I didn’t know how much I would be charging them, and I didn’t really know what the services were, but they helped me. That would’ve been late 1997, and I incorporated in January 1998. I had $50,000 saved up from Stanford. When I came to New York, I put $25,000 down on my first apartment. So, I had $25,000 to start the firm. But frankly, I could’ve started the firm with only $5,000. There was no risk taken. It was just me. I didn’t hire people until I had clients. And once I had the clients, I started hiring people, and then I was off to the races.

“I called it Eurasia Group, because Eurasia Guy is a bad name.”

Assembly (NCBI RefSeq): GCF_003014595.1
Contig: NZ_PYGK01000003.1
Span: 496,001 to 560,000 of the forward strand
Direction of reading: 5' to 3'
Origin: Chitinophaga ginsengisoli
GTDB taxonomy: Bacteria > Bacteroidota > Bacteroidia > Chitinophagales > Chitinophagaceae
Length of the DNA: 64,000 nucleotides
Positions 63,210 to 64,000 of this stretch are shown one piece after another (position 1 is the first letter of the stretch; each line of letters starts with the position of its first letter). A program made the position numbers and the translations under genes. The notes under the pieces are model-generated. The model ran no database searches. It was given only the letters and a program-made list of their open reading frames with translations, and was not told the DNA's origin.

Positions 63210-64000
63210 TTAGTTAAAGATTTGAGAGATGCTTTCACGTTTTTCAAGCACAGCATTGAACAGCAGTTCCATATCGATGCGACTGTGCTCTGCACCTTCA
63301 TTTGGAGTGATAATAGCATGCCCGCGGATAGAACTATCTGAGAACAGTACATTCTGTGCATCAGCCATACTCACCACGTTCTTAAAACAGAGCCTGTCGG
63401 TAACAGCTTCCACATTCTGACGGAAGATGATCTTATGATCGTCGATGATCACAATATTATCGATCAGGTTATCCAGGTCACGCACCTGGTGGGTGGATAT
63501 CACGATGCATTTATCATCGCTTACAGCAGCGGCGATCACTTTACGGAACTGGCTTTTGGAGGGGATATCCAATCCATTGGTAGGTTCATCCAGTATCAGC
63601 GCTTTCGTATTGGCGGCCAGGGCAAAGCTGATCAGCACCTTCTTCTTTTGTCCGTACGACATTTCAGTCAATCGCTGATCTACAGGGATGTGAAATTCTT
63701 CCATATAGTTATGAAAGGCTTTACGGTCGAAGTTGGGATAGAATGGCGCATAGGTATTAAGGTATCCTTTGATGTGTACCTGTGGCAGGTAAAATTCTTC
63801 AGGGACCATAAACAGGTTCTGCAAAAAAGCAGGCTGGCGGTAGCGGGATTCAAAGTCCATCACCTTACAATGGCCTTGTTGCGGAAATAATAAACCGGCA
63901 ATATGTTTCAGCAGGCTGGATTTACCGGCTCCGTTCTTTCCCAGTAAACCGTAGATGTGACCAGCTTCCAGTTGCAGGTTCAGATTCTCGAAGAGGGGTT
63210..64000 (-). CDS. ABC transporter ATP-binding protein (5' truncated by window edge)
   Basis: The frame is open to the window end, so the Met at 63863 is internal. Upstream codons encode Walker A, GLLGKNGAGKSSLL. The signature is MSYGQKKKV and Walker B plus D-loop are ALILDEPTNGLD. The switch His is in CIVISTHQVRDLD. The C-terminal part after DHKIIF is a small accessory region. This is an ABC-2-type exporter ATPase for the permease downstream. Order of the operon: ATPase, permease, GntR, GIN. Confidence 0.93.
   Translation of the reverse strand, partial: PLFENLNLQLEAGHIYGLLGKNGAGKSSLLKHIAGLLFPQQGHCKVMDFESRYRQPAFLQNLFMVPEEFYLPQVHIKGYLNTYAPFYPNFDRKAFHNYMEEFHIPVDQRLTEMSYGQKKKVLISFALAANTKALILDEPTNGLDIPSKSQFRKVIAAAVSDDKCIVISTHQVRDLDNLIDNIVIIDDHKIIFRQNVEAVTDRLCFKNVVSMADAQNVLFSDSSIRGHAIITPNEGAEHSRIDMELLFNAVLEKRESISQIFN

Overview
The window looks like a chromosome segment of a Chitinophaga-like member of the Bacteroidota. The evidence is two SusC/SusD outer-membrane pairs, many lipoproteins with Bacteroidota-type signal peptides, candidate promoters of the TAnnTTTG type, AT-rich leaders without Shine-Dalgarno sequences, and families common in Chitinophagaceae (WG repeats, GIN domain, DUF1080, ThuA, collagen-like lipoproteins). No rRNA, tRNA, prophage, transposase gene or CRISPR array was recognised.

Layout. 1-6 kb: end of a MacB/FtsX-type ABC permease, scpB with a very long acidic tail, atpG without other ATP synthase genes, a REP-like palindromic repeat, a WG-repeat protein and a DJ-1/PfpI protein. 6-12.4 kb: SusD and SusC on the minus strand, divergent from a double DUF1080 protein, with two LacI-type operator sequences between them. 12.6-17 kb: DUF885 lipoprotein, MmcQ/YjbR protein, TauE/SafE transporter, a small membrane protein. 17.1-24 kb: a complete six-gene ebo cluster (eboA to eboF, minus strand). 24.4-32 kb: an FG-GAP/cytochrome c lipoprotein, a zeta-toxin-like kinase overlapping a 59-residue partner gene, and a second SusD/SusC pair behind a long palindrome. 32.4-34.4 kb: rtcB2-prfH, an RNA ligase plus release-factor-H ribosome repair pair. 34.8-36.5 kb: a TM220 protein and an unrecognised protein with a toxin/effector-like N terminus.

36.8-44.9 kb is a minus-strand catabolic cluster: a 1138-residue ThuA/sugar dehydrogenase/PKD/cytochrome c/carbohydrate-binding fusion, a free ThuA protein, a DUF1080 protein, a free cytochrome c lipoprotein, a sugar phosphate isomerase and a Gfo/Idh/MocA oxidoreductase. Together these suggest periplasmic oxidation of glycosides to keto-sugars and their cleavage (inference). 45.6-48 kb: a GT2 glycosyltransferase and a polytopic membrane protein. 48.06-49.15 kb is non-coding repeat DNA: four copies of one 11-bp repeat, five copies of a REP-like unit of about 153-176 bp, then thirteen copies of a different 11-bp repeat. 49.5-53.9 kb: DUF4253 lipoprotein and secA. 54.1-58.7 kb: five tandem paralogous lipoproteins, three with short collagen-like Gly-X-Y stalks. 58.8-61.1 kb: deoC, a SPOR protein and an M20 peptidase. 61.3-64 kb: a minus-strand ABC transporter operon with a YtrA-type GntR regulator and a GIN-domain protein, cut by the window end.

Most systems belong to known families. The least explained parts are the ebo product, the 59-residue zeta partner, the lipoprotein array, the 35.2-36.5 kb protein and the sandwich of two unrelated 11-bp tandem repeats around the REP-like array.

I put together a weekly note, which at the time was different for each of those clients, and it was based on what I knew they were interested in, the countries, the issues, and it was my thoughts. It was a research product, if you will. And I also put together some salons with ambassadors, ministers, and even heads of state. Friends of mine, when they came to the United States and Washington, I would invite these clients and prospects with some thought leaders, and I would moderate it, and I never took any money from those places, and I would ask tough questions. I would do a briefing in advance of it, that sort of thing. That also brought more clients in. It was a little bit like a club. It was a little bit like a law firm. It was a little bit boutique-y.

At the beginning it was just me, then me with an assistant, then me and some interns, then it started growing. And the first clients were paying a baseline of, I think, $25,000 a year to have access to me, which, in 1998 for a kid who was 28, sounded pretty good.